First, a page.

They all stem from one crucial difference. (Here’s where the spoilers kick in.) In Haldane’s world, Jesus, instead of dying on the cross, decides to kick some Roman ass, and dies as he leads a successful revolt against the Roman authorities. Christianity then becomes a religion not of self-sacrifice, but of might and action, and society falls in line behind it. Thus, the world of The Last Starship From Earth resembles a Christian/Roman hybrid controlled by a theocratic aristocracy that spans the globe.
It’s an interesting concept, though not a watertight one. Maybe this is pedantic, but I wondered how such a fundamentally different world could still have produced Brownings and Byrons recognizable from our own world. Or, for that matter, an Abraham Lincoln who delivers a Johannesburg Address that insists “we must not derogate the promise of the laser science so misused by the lesser angels of our nature.” Okay, scratch “maybe.” I know that’s pedantic. We’re in an alternate-universe novel here, after all. It just isn’t a particularly persuasive one.
Still, if you can make the leap of faith and get past phrases like “the knowledge of her was like nothing he had ever known or ever imagined that he could know,” The Last Starship From Earth isn’t a bad read. Haldane IV and Helix get caught and tried, and in the process, Haldane confirms some of the hypocrisies of the world around him, as high-ranking members of various classes attempt to use him as a pawn in their never-ending battle for supremacy against one another. The government has turned monolithic, but internecine warfare rages on. Later, the book turns into a variation on Paradise Lost, as a convicted-but-unrepentant Haldane IV sets sail for a planet called Hades on the eponymous last starship from Earth. Then—and here come a bunch of really big spoilers in a row, most of which take place between chapters—he travels back in time, convinces Jesus to die on the cross, then lives for centuries as the Wandering Jew of legend.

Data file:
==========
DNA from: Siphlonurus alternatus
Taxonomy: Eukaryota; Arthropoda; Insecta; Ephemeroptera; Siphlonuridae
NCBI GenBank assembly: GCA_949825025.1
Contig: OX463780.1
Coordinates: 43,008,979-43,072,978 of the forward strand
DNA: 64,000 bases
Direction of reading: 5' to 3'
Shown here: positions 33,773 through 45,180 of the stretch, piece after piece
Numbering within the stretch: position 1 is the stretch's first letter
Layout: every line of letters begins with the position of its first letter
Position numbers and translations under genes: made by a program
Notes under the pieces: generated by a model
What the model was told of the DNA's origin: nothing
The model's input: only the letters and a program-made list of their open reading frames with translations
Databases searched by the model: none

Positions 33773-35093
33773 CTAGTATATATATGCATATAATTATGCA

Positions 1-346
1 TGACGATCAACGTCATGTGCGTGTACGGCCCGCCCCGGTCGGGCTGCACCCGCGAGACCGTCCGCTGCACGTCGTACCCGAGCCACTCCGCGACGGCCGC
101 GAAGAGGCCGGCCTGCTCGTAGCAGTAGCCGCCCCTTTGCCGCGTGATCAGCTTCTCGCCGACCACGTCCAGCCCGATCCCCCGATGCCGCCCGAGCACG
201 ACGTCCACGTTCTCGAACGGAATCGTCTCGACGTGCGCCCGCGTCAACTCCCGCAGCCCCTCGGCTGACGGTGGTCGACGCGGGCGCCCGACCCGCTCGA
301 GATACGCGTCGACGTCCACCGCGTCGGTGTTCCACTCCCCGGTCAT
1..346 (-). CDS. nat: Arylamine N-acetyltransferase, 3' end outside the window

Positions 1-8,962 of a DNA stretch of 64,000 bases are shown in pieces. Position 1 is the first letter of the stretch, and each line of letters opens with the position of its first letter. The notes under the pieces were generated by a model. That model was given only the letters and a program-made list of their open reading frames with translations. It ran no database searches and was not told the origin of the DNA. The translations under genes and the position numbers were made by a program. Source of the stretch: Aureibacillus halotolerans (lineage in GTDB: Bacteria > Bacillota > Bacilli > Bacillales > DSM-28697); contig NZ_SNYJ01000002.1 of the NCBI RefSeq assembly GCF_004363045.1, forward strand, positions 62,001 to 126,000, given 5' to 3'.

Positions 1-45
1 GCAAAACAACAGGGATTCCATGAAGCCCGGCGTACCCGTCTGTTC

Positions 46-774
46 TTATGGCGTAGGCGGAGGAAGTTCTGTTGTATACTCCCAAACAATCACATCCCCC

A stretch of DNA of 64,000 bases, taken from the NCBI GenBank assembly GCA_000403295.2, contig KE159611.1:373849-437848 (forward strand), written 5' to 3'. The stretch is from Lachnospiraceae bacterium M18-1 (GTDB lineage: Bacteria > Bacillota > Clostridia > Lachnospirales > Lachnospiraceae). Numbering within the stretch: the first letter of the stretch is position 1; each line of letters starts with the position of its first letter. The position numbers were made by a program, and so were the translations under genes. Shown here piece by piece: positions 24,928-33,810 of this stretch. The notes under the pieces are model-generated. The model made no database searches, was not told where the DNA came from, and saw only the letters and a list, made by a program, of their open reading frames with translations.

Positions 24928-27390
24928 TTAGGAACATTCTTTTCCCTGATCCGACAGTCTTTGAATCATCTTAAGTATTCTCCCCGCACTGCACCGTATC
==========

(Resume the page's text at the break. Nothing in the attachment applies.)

Whew. That’s a lot of plot to bring the world back to where it started, right? In the end, The Last Starship From Earth amounts to a side trip into an alternate universe that doubles as a dark mirror of our own. I guess. I didn’t leave the book feeling I’d learned much more about the nature of religion, poetry, love, or class by viewing it from a slightly askew angle. In fact, it felt more like a reasonably clever thought exercise. Maybe I’m holding it to too high a standard. Philip K. Dick’s The Man In The High Castle—without which I doubt this book would exist—sets a tough-to-clear bar for this sort of work. Boyd seems more interested in the ideas that drive his world than the specifics of its mechanic, and that’s fine—preferable, even—but I never got the sense that he delved particularly far beneath the surface of those ideas. It’s as if he thought putting the ideas of aristocracy, religious oppression, dystopia, and a twist ending together was enough. Instead, it feels just short of enough. He’s written a novel filled out by clever notions, but never animated by them, the sort of thing that gets read and remembered, but only hazily, and not far beyond the generation that created it.
The Metal Monster, by A. Merritt
“In this great crucible of life we call the world—in the vaster one we call the universe—the mysteries lie close packed, uncountable as grains of sand on ocean’s shore.”
Naked To The Stars, by Gordon R. Dickson
“The voice, speaking out of the ancient blackness of the night on the third planet of Arcturus—under an alien tree, bent and crippled by the remorseless wind—paused, and cleared its throat.”